So why did he choose Microsoft?
“Somehow, the timing just seemed right,” Kim said. “The Surface tablet had been announced but not yet released, Windows 8 and Windows Phones were coming out. Microsoft was talking about big changes, and all the fans were talking about that. All eyes were on Microsoft.”
Beisert remembers Kim approaching him after class that day.
“I’ve got something to tell you,” Kim said. “I already posted this project on my blog.”
“Good for you,” Beisert said. “Did you get any response?”
Yes. Yes, he did.
“The Next Microsoft” inspired widespread discussion and debate, and was covered by several major tech blogs. The Verge wrote, “You should definitely take a look at Andrew’s ideas, which aim to unify the mobile, desktop and slate computers that are coming up this year into a cohesive product that Microsoft can present to consumers.”
Soon after, technology companies and advertising firms came a-courtin’ (and not just because of his Microsoft project – Kim also made waves with other work, including his reimagining Coca-Cola as EcoCoke).
“My inbox became so full,” Kim said. “This is when I realized the internet is a powerful place.”
He did a handful of interviews with major companies, but found himself drawn to the Xbox team at Microsoft.
“I think the fact that Microsoft is in a growth mode, as opposed to a lot of other companies that are dominant,” Kim said. “If I’m going anywhere, I want it to be a place that’s going to see growth in coming years.”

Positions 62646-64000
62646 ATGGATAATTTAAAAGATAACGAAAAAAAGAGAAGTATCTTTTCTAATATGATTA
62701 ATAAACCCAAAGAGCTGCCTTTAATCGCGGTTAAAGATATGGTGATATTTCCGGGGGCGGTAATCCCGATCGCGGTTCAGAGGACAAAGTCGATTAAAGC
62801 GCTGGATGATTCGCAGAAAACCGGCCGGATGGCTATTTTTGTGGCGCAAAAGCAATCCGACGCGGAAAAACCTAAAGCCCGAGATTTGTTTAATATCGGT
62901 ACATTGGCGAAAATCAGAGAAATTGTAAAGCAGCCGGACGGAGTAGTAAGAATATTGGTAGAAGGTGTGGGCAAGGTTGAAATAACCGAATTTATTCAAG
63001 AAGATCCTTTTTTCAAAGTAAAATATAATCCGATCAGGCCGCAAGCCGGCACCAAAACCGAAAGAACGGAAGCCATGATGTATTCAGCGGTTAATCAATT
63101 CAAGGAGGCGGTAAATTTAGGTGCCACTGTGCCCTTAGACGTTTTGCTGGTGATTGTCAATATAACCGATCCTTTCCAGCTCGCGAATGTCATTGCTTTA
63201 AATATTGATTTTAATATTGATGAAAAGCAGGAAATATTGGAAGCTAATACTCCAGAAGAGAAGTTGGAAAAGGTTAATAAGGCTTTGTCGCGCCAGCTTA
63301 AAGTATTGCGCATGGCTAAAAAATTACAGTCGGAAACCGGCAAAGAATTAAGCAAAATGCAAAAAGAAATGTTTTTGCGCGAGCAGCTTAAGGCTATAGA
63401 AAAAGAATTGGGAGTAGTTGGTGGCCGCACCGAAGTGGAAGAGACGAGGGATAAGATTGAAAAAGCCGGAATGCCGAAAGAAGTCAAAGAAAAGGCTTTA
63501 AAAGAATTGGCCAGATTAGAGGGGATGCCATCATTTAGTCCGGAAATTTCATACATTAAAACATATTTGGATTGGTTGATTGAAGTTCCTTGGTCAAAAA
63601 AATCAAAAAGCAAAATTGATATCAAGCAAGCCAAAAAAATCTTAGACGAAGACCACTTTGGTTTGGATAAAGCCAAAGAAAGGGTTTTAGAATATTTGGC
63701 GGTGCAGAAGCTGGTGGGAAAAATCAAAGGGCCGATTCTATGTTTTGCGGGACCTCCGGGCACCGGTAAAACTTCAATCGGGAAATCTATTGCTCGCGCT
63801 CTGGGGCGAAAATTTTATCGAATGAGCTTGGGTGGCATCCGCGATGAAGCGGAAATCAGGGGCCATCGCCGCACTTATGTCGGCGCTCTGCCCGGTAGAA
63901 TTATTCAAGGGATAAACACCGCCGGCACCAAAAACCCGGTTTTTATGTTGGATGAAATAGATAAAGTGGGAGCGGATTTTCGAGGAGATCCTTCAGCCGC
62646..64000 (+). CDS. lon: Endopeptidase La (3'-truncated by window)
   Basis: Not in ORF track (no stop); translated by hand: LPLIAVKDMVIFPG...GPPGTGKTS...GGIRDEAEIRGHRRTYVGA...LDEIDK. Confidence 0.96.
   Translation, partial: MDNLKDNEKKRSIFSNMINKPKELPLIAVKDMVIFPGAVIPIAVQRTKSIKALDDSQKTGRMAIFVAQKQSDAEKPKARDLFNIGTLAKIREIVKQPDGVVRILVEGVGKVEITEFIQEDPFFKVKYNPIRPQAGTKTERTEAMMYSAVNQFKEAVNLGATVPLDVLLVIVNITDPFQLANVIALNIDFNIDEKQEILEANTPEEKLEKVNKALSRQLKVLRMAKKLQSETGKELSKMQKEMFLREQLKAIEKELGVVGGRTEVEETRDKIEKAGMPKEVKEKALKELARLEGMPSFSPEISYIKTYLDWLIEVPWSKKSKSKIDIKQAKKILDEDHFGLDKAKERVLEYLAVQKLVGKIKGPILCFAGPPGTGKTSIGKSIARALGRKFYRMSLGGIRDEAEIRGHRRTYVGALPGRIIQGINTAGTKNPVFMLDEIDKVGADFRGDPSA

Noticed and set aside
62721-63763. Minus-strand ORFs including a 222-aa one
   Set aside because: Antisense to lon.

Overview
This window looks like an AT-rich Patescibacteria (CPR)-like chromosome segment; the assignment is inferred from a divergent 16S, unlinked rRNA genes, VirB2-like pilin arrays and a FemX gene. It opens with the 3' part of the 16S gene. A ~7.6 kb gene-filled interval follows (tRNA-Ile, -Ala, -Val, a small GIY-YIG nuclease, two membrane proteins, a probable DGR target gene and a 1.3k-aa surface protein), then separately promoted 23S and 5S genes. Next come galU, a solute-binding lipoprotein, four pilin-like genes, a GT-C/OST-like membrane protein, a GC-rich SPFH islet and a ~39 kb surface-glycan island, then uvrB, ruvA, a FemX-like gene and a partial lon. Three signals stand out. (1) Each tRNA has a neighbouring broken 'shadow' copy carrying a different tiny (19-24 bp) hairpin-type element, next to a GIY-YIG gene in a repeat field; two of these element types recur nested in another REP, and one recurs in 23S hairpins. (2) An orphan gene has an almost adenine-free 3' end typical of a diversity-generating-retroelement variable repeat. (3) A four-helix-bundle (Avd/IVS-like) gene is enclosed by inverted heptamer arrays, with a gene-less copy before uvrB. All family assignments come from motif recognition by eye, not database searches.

He decided to take a job behind that locked door in the Xbox studio. But there was still the little matter of graduation – Kim technically had more than a year’s worth of classes left. He was tempted to drop out and start work, but instead doubled down, taking nearly twice the typical number of classes per term to be able to graduate in the spring.
Graduation must have felt good, right? Kim shrugged and smiled.
“I don’t think of things like graduation as momentous moment. Momentous is when I do good work at Microsoft,” he said.
They’re supposed to break the rules.-Fridolin Beisert
Until he can say more about that, Kim talks about the non-top-secret aspects of his life. There’s his apartment in nearby Bellevue, a sparse, museum-like tribute to his favorite color (white) and one of his favorite films (“2001 Space Odyssey.”)
“Recently I had a friend come over and she was like, ‘This is the most white room I’ve ever been in. Why is everything white?’” Kim said. “It’s extremely white. It’s very empty – I have very few things lying around. Some people say it’s a little cold – that there’s no warmth in my apartment.”
Does that mean minimalism is cold?
“To me, it’s …” he paused to think. “Yeah, I guess it’s cold, but I like cold. I like clean. I like space. I like the future. I like science fiction. I like Space Odyssey.”
Kim dresses impeccably in a white t-shirt (he owns many), a cardigan (unbuttoned), slacks and sneakers. He has thick, black-framed glasses and a handsome watch, which he says is a Void VO2 Retrograde, a gold square attached to a white band with a black clock face that is folded in half. The watch is stylish but, Kim will admit, it’s not the most useful. When someone asks him the time, he’ll look hard at his watch for a moment and more often than not give up and pull his phone out of his pocket to check. It’s rare that an object is allowed into Kim’s minimal collection of belongings that is not the pinnacle of form and function; he just really likes how it looks.